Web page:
Before beginning any direct response campaign, define what your true allowable cost per acquisition is. In other words, what can you afford to pay for each registration or sale? Make sure to consider the long-term value of your customers beyond the initial sale. Think of alternate ways that you can extract revenue from each customer, and factor that into your upfront costs. Often, marketers haven't done the math ahead of time -- which can lead to budget trouble down the road.
Quick tip: In a direct response campaign, be prepared to pay more per customer than in your standard search campaigns. Before you take the plunge, run the numbers to see what you can actually afford to pay for a new customer. You may find that you can't afford it -- or that it's very much worth the effort and investment. Once campaigns are launched, revisit your actual metrics to ensure that your projections on long-term customer value were correct. You may need to revisit your CPA goals based on how your ROI metrics shape up.
When it comes to your team of vendors, it's important to set and manage campaign goals from the start. Communicate your expectations -- such as important targets and your range of allowable CPAs -- on a daily basis. In a branding world, a campaign's worth is measured in impressions over a set time period. Direct response is an every day numbers game, so constant adjustment is crucial to reaching and exceeding ROI goals. Keeping your vendors in the loop will ensure that every change is seamless.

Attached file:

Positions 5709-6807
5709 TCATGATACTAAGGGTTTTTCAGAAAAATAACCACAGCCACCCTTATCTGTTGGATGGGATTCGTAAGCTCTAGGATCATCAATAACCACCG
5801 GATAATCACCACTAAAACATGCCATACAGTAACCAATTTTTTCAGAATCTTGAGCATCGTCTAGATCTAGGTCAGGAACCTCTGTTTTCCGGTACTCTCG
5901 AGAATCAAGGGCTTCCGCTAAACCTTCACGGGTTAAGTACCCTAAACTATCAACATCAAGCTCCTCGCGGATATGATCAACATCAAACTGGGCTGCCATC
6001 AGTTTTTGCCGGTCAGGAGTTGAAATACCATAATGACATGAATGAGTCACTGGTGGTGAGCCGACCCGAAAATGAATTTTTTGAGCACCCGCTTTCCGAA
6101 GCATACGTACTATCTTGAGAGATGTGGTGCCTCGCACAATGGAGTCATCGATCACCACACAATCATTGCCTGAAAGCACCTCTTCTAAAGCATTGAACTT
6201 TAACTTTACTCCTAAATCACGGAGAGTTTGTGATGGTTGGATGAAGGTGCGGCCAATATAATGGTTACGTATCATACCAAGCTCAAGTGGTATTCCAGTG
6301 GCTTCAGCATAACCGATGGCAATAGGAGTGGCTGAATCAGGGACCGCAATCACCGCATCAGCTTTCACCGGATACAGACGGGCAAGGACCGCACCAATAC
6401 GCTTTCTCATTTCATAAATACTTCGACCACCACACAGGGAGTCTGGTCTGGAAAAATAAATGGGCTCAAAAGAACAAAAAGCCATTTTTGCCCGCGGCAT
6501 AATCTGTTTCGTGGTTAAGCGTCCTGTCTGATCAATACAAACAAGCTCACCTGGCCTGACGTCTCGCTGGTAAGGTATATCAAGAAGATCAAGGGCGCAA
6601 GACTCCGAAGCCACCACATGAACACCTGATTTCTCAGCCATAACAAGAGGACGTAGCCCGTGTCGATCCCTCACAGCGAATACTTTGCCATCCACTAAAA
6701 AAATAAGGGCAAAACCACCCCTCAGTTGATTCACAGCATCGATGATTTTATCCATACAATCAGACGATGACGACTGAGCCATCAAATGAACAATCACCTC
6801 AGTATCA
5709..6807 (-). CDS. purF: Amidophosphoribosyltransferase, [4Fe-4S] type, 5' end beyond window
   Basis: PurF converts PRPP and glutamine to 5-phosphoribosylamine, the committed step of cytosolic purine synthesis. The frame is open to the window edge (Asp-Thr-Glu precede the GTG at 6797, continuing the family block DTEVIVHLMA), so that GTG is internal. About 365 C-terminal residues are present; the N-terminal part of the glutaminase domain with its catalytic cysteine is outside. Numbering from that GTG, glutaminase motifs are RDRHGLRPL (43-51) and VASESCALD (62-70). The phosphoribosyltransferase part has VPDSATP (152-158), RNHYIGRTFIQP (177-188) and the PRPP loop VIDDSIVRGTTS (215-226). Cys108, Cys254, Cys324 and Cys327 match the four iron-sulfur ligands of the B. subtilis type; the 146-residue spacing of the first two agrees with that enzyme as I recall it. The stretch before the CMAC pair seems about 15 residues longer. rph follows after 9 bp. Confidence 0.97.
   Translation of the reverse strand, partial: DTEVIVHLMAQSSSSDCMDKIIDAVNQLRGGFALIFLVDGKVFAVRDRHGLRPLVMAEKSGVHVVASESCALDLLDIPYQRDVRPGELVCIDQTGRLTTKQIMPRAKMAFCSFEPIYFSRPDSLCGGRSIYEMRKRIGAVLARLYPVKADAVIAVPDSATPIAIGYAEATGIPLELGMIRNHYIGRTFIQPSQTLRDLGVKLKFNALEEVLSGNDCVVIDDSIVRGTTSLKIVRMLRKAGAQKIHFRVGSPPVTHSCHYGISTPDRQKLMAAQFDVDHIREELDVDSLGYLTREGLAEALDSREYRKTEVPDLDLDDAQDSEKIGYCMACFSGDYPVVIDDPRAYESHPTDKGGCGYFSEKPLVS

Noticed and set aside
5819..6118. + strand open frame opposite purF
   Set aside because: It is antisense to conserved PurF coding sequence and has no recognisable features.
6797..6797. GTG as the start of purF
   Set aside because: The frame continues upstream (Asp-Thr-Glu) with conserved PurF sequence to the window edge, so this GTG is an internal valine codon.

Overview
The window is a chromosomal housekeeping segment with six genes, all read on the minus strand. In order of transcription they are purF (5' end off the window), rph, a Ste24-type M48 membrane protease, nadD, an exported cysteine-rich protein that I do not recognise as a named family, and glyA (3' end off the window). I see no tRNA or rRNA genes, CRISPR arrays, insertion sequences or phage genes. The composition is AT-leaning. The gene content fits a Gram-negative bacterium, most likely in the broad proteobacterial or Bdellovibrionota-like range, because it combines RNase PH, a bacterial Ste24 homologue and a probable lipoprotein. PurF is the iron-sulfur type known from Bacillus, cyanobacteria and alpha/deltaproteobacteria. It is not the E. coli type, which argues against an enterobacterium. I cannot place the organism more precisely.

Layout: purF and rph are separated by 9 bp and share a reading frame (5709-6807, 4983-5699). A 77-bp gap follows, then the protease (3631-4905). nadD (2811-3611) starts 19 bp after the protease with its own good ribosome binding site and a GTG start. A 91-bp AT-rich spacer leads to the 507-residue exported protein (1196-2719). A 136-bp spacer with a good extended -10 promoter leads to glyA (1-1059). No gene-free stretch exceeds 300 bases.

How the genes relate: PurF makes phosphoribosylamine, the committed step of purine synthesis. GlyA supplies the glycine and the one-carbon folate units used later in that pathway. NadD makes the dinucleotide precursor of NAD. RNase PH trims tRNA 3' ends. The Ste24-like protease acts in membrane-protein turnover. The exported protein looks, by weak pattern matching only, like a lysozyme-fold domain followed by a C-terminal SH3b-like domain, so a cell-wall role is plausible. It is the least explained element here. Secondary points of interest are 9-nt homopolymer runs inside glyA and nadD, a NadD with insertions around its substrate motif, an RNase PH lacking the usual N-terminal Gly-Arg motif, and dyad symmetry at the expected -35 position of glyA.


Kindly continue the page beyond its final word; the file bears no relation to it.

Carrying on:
Also, seek feedback from key vendors on what other advertisers in your vertical are testing, since publishers are a great source for insightful competitive intelligence. And review what other advertisers are running on the vendor sites. If you see a lot of other direct response advertisers on the site, chances are that the vendor has a sales force that is built to sell direct response priced CPMs and to handle the needs of advertisers looking to back into ROI metrics.
Quick tip: In a direct response campaign, a publisher's involvement is significantly higher, so it's essential to have strong relationships with the account team to maintain constant communication about hitting goals. Some publishers now have automated optimization tools, which can be helpful in terms of communicating frequently about what's working and what's not.
Ultimately, it's important to create and implement a hands-on, transparent approach that takes into account the direct response "rules of engagement" with your vendors and your customers. Knowing these rules and building your plan around them will enable you to take your campaign and advertising relationships to new levels of success.
Tim Surowiecki is director of media services at iMarketing LTD.